Over the last two months, a total of 280 African penguins have been cared for at the OSRL GDS warehouse. The SANCCOB team are now wrapped up their response, so the base is back to its regular operational duties.
Over the last two months, the OSRL GDS warehouse in South Africa temporarily housed a total of 280 African penguins. This number included 261 African penguin chicks removed from Stony Point and Dyer Island colonies by CapeNature, the conservation management authority. The chicks were abandoned by their parents when they underwent their annual moult.
This abandonment is a yearly phenomenon, and SANCCOB needs to hand-rear these abandoned chicks. However, this year was different as a highly pathogenic Avian Influenza virus impacted seabird populations. As a result, almost 24,000 endangered Cape cormorants and nearly 200 African penguins have died, both of which are classified as endangered.
Most African penguins quarantined at the OSRL base tested negative. Therefore, SANCCOB could transfer the penguins to SANCCOB's seabird hospital for ongoing care. However, one chick showing severe symptoms tested positive. Sadly this virus is incurable, and this chick had to be humanely euthanised. There were also incidents of false-positive results, which required re-testing, and subsequently tested negative. The prolonged stay at OSRL for some individuals created additional time and capacity to provide the necessary care; the most extended stay for one African penguin was 17 days due to the re-testing process.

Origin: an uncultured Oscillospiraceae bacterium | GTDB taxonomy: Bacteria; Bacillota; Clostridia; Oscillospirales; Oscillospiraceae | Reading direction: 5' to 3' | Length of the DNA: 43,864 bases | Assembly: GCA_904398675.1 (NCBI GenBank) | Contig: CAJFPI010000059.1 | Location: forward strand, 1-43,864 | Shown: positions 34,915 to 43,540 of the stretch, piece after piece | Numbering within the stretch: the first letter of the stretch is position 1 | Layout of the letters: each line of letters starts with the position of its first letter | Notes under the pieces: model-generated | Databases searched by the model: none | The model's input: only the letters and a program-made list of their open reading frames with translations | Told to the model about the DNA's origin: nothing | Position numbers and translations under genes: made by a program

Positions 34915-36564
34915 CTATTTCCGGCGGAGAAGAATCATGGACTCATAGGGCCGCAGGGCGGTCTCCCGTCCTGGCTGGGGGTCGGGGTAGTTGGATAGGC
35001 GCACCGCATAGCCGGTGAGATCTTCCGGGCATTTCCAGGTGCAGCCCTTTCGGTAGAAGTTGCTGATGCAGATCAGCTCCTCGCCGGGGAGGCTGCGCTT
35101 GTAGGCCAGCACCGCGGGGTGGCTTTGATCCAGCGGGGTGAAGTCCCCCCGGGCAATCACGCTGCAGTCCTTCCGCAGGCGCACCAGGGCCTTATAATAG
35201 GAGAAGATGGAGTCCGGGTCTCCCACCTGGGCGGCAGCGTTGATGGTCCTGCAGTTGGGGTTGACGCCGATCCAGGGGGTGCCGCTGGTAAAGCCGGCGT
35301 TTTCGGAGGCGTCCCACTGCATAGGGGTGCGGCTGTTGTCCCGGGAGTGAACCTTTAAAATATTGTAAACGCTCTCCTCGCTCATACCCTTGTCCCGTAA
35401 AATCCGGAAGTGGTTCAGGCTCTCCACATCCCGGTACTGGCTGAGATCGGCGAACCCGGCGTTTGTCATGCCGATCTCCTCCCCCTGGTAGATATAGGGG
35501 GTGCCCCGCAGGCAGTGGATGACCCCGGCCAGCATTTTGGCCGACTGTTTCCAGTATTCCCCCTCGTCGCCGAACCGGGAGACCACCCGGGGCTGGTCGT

Following the transfer of the chicks and the SANCCOB Team demobilisation, the OSRL base returned to its regular operational duties at the beginning of 2022.
This year has been incredibly challenging for seabirds in South Africa, specifically for endangered Cape cormorants. The Avian Influenza outbreak is not over yet, but it is slowing down. With an estimated 30% of the Cape cormorant population affected to date, disease ranks as one of the top threats facing seabirds today.
SANCCOB relies on donations to support most of its rescue and conservation work. If you would like to support their ongoing efforts, you can adopt a penguin to help with the cost of their care.
SANCCOB is, of course, just one of the non-profit wildlife rescue organisations we work with through the GOWRS project. Depending on where you are based, you could also consider donating to your local wildlife rescue organisation.
We want to give special thanks and recognition to SANCCOB and the OSRL South Africa Team, especially Shamen Bunsee and Mustapha Isaacs. They supported the penguin quarantine efforts throughout the last two months of 2021. SANCCOB presented OSRL South Africa with a certificate of appreciation and adopted a penguin chick (Scrubby) in honour of their assistance with the penguin chick quarantine efforts.